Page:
Lackluster case acceptance got you down? Follow these 5 tips to turn it around
You likely became a dentist because you wanted to help people reach their oral health goals. You had visions of providing patients with the treatment they need to enjoy healthy, beautiful smiles—but you can’t really do that if patients aren’t accepting the treatment you recommend.
Lackluster case acceptance rates can be pretty frustrating. Not only are patients not receiving the treatment they need to reach optimal health, you’re also struggling to meet production goals. The result? Reduced revenues and extra stress.
Don’t let all those “Nos” get you down. Instead, take action. Make the necessary changes and you’ll soon find your schedule is full and your bottom line much more robust. These five tips will help get you there.
1. Consider hiring a Treatment Coordinator. Even if you love presenting treatment and think you’re pretty good at it, bringing on a Treatment Coordinator will do wonders for your case acceptance rate. Instead of you spending five or 10 minutes going over treatment chairside, this team member can sit down with patients in a relaxing environment for as long as necessary. Patients will feel more comfortable asking questions about treatment and expressing their concerns. The coordinator can cover every aspect of treatment, giving patients all the information they need to make an informed decision about their oral health care.
I also suggest you train your coordinator to follow up with patients two days after that first presentation. Why? Most patients won’t make a decision before they leave the practice. They’ll want to think over their options and get insight from their spouse. If only two days have passed since the initial discussion, it will still be top of mind when the coordinator makes this call. He or she will have the opportunity to address any remaining questions and end the conversation with the patient scheduling.
2. Find out what’s holding patients back. When patients say no to treatment, you usually have no idea why. It could be the cost, it could be fear or it could be they just don’t see the value. Instead of shrugging your shoulders and saying better luck next time, ask patients why they’re opting to skip treatment—then use their answers to change their mind.
Let’s say a patient says no because she’s afraid of the procedure. Maybe she had a bad experience in the past and is anxious about the pain she knows she’ll have both during and after treatment. This is where education comes in. Talk her through the procedure and let her know exactly what to expect before, during and after. Make sure she understands that if she puts off treatment, the problem will only get worse, and she may end up in even more pain and need more complicated treatment down the road.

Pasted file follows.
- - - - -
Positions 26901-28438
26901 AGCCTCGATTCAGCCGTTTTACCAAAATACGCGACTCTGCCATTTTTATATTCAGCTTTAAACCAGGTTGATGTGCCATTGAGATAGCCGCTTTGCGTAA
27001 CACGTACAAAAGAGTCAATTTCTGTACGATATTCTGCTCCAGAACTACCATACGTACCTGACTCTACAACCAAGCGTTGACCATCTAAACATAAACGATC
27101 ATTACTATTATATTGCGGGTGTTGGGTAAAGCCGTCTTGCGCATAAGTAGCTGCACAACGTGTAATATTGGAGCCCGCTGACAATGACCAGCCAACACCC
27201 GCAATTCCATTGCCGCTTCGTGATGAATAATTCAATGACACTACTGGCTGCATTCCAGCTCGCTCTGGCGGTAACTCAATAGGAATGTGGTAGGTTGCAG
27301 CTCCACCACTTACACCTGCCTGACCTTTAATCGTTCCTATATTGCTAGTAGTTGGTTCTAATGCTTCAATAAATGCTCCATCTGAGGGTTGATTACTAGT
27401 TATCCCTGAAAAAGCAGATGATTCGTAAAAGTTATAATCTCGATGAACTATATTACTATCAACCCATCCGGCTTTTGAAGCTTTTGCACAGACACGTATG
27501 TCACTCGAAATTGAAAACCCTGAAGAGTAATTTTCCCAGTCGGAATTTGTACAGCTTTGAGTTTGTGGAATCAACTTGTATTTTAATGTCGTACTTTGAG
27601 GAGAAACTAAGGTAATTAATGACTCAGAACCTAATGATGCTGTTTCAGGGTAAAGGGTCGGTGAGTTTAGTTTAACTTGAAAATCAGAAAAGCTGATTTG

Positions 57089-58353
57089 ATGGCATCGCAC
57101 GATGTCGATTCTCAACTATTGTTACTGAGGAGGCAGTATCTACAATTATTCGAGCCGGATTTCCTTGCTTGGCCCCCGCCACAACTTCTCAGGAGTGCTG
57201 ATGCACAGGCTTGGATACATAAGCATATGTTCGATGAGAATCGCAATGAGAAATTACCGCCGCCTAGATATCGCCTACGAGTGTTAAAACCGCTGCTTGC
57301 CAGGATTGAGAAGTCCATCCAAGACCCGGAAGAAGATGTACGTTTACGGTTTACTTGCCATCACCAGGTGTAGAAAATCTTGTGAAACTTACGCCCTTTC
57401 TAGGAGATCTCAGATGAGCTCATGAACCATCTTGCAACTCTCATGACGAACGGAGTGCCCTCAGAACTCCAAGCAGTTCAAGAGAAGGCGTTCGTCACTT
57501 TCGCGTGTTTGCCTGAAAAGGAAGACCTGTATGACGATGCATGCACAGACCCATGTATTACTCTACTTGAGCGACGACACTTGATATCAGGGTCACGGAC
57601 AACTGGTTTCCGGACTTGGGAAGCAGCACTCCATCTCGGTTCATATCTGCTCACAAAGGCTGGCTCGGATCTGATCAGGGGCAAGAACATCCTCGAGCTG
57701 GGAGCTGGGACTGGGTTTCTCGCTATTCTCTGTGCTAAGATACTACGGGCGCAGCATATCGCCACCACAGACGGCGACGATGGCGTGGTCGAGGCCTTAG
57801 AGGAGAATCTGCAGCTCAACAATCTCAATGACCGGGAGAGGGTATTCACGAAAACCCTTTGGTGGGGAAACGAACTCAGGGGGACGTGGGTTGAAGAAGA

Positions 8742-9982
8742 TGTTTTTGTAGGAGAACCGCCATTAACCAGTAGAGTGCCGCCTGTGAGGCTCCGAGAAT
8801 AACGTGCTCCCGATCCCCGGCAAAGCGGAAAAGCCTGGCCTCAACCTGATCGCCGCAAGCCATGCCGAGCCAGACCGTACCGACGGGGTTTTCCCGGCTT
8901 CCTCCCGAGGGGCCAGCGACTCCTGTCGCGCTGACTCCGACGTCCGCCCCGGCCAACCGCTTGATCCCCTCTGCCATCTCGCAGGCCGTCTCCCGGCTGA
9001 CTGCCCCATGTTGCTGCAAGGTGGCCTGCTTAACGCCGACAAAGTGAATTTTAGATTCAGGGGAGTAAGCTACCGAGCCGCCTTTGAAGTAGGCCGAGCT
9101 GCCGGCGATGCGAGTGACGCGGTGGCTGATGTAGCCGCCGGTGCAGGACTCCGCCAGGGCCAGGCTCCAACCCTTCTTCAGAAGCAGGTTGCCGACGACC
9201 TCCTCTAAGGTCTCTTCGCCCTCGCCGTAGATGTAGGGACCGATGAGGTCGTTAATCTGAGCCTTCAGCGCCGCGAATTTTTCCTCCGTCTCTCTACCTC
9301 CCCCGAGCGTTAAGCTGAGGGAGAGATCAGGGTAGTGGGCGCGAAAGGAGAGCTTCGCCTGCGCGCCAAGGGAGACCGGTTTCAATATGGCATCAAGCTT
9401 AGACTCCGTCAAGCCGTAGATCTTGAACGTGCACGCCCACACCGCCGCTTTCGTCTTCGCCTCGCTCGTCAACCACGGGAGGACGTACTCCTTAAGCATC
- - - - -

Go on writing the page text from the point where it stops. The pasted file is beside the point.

If cost is the issue, make patients aware of the payment options your practice offers, such as CareCredit. When patients know a practice has third party financing, they’re often more comfortable accepting treatment. Paying the bill in small monthly increments significantly reduces the financial burden, meaning patients get the treatment they need and your revenues rise.
3. Learn about their goals. Knowing what types of services patients are interested in will help you tailor treatment recommendations and plans. How can you learn about your patients’ goals? Ask them. Conduct new patient interviews so you know exactly what’s top of mind from the beginning. Repeat the interviews every 18 to 24 months to keep updated on changing goals and interests.
4. Take the focus off money. While cost is a concern for patients, it shouldn’t be the focus of your case presentations. Instead, your coordinator should start the conversation by talking about the benefits of treatment and the possible consequences of delaying it. The team member should answer all questions patients have about the procedure, and let them know how much it will cost at the end of the discussion. Otherwise, patients will spend the presentation thinking about how much treatment will set them back, rather than how much it will benefit them (especially if it’s a large price tag).
Educating patients during treatment presentations will help show them the value of the care you provide and of maintaining their oral health. When they see the value of dentistry, they’ll be more willing to spend their money on it (and of course knowing they can pay via third party financing also helps).
5. Don’t talk over their heads. Patients aren’t going to say yes to treatment if they don’t understand it. When explaining a procedure, remember to talk at their level. Using clinical words they’ve never heard of won’t impress them. Instead, it will leave them confused and less likely to schedule the treatment you know they need.
If lackluster case acceptance numbers are bringing you down, now is the time to make some changes. Following these five tips will help you get more patients on the schedule, reducing stress levels while also growing your bottom line.
Need more guidance? No problem. I’m here to help. Consider taking McKenzie Management’s one-day treatment presentation training to learn exactly how you can improve case acceptance in your practice.
Interested in speaking to me about your practice concerns? Email email@example.com